As medical science advances, people are living longer. Certain diseases that plagued mankind are eradicated and this results in a lower mortality rate across all ages. However, medical science should not always be about increasing life expectancy. It should be more about improving the quality of life. This I do not agree with the statement to a large extent.

Increasing life expectancy by eradicating diseases is desirable. Medical science has made great strides such that diseases like smallpox are eradicated. Other viruses like polio have seen infected numbers greatly reduced due to the proliferation of vaccines. If we take a look at mortality rates in third world countries as compared to first, we can see that we can increase the life expectancy of the people in such countries through vaccines and medical care that are available in first world nations.

Increasing life expectancy by improving standards of medical care is also desirable. As technology improves, things like surgery to treat certain ailments will become cheaper and more effective. This means that certain previously ailments can be treated with surgery or certain medical advances. Take for example the invention VetiGel which can stop bleeding within seconds. With such an invention, patients who would normally bleed to death could be saved. This is extremely useful in times of war. This increases the life expectancy of wounded soldiers and this is desirable.

As medical science improves, machines like ventilators are able to keep a person’s heart and vital organs functioning even though the person may be in a coma. In many instances, the chances of such a patient ever waking up are very slim. Yet the family may be persisting with putting the patient on a ventilator in hope of a miracle. The cost to maintain a ventilator is extremely high. The family may need to suffer huge financial losses just to keep the patient on the ventilator. This is not desirable as it places great mental and financial stress on the patient’s family. Healthcare professionals need to give constructive advice about a patient’s recovery so that the family members can make an informed decision about the future of the patient.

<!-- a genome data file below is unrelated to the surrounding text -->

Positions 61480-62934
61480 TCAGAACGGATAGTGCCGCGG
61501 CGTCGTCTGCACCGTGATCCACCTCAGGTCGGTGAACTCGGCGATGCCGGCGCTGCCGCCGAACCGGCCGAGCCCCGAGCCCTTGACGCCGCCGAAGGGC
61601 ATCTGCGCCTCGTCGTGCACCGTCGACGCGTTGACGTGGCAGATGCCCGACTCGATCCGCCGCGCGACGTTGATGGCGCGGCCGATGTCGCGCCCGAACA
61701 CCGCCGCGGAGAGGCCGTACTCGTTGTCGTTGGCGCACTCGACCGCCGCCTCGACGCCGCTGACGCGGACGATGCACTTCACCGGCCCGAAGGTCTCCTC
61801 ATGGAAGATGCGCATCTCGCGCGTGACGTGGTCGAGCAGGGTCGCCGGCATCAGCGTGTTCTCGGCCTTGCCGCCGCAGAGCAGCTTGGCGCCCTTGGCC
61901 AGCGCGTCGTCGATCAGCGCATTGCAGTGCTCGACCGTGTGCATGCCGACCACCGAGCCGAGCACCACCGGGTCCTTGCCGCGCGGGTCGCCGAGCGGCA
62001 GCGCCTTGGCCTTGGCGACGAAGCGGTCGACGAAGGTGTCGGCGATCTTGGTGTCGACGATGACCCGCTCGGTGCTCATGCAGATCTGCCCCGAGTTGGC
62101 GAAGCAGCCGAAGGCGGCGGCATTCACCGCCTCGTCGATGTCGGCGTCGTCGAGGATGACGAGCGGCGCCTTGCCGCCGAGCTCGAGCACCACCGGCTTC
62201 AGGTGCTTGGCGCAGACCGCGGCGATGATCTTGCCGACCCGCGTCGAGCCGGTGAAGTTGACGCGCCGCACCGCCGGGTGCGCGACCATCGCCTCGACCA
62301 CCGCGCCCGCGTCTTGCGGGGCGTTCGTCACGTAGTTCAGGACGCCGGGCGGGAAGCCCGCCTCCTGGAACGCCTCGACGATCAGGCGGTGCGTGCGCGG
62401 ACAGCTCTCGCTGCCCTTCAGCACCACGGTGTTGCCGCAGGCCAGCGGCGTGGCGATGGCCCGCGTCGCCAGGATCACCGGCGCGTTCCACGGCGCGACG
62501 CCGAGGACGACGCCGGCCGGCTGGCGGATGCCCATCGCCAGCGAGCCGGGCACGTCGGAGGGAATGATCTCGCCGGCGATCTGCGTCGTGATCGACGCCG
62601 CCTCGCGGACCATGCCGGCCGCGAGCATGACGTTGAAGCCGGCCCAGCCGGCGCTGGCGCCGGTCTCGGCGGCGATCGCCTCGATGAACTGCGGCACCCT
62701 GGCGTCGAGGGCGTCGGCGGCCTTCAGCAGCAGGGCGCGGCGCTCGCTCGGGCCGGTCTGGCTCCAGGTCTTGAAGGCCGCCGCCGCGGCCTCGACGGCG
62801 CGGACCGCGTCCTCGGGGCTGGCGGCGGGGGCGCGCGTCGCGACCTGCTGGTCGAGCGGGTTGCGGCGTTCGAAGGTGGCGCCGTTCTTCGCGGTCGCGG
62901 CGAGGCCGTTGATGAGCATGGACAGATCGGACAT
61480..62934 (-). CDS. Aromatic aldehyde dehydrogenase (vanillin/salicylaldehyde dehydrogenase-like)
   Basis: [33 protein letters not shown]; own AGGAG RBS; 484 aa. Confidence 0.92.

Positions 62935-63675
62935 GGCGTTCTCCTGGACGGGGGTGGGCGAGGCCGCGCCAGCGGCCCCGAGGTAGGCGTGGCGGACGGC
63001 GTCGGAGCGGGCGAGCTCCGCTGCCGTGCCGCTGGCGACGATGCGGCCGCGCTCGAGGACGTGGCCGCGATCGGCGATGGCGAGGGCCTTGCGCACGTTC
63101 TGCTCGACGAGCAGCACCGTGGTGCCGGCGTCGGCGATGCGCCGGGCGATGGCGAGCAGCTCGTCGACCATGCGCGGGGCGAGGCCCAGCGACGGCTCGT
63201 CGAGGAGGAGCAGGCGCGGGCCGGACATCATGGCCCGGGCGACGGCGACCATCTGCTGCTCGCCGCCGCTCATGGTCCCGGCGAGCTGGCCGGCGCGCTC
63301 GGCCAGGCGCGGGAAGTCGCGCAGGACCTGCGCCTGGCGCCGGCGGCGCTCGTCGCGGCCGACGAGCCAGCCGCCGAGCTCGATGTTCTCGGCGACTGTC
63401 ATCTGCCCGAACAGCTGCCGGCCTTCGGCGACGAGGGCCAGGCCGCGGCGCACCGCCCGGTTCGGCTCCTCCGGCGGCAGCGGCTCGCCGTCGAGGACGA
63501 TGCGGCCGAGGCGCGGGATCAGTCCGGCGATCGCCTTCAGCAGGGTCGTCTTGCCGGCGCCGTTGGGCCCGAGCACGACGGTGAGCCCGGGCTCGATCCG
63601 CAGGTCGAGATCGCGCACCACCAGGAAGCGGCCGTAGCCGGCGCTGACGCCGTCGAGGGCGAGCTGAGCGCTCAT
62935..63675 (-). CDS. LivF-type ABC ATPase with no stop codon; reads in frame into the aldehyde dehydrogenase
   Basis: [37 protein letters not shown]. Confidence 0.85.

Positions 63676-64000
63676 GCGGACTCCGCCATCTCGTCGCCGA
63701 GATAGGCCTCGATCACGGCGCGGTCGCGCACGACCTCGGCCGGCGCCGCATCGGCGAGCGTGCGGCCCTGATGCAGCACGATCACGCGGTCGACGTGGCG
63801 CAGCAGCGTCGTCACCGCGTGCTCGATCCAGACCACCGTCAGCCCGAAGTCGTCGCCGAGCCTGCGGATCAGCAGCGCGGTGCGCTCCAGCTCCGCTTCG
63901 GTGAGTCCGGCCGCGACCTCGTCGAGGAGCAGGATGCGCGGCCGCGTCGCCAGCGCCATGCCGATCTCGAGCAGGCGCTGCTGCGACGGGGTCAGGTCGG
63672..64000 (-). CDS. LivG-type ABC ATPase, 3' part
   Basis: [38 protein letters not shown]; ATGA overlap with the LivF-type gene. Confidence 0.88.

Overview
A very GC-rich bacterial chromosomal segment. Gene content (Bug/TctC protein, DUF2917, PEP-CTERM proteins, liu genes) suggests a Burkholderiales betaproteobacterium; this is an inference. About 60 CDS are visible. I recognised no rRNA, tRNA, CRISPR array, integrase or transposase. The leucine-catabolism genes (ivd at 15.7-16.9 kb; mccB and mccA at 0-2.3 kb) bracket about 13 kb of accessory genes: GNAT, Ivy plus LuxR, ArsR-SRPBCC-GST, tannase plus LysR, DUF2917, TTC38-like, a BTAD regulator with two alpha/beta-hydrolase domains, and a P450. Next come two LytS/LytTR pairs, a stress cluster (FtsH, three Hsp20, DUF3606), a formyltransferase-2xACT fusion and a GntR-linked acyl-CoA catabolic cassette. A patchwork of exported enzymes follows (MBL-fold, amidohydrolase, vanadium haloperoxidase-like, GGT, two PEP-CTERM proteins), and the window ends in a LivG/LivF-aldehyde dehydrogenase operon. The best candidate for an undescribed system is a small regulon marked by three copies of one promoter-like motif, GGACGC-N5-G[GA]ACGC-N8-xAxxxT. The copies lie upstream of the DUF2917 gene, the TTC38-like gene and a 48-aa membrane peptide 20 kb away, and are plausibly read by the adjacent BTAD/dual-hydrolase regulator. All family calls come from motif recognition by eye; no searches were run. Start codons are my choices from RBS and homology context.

Increasing life expectancy is not always a desirable thing especially if the person in question is suffering. When a person has a terminal illness, the pain and suffering that he or she has to go through are immense. Take cancer treatment for example. Surgery, chemotherapy and radiotherapy are extremely undesirable treatments which not everyone can endure. There are instances whereby a patient may choose not to go through such treatment, especially if the chances of a full recovery are very slim. This is the reason why doctors usually give the patients the choice to agree to or reject the treatment recommended to them.

Instead, the desirable goal should be to improve the quality of life of terminally ill patients. This is the reason why much resources are ploughed into the field of palliative care and hospices. The ability to make the final days of a terminally ill patient a whole lot more bearable is something that medical science should be focusing on. It is imperative that we focus on how to best spend the days that we have left meaningfully rather than to increase the number of non-meaningful days of suffering.

Having a population living to an extremely old age is sometimes not desirable for a country. As people live older, more resources need to be allocated to take care of the ageing population. This is money diverted away from other activities like improving education and national defence. In countries like Japan and Singapore whereby the average life expectancy is 82 years, they have to have policies to ensure that the old are taken care of with adequate healthcare facilities. Every year that the average life expectancy increases, the more a society has to cater to take care of this aging population.

Increasing life expectancy is not always a desirable goal and we should not just look at this when we develop medical science. We should look at how to improve the quality of life as well. As the population of developed nations live longer, society should look into ways of making everyone’s lives more meaningful.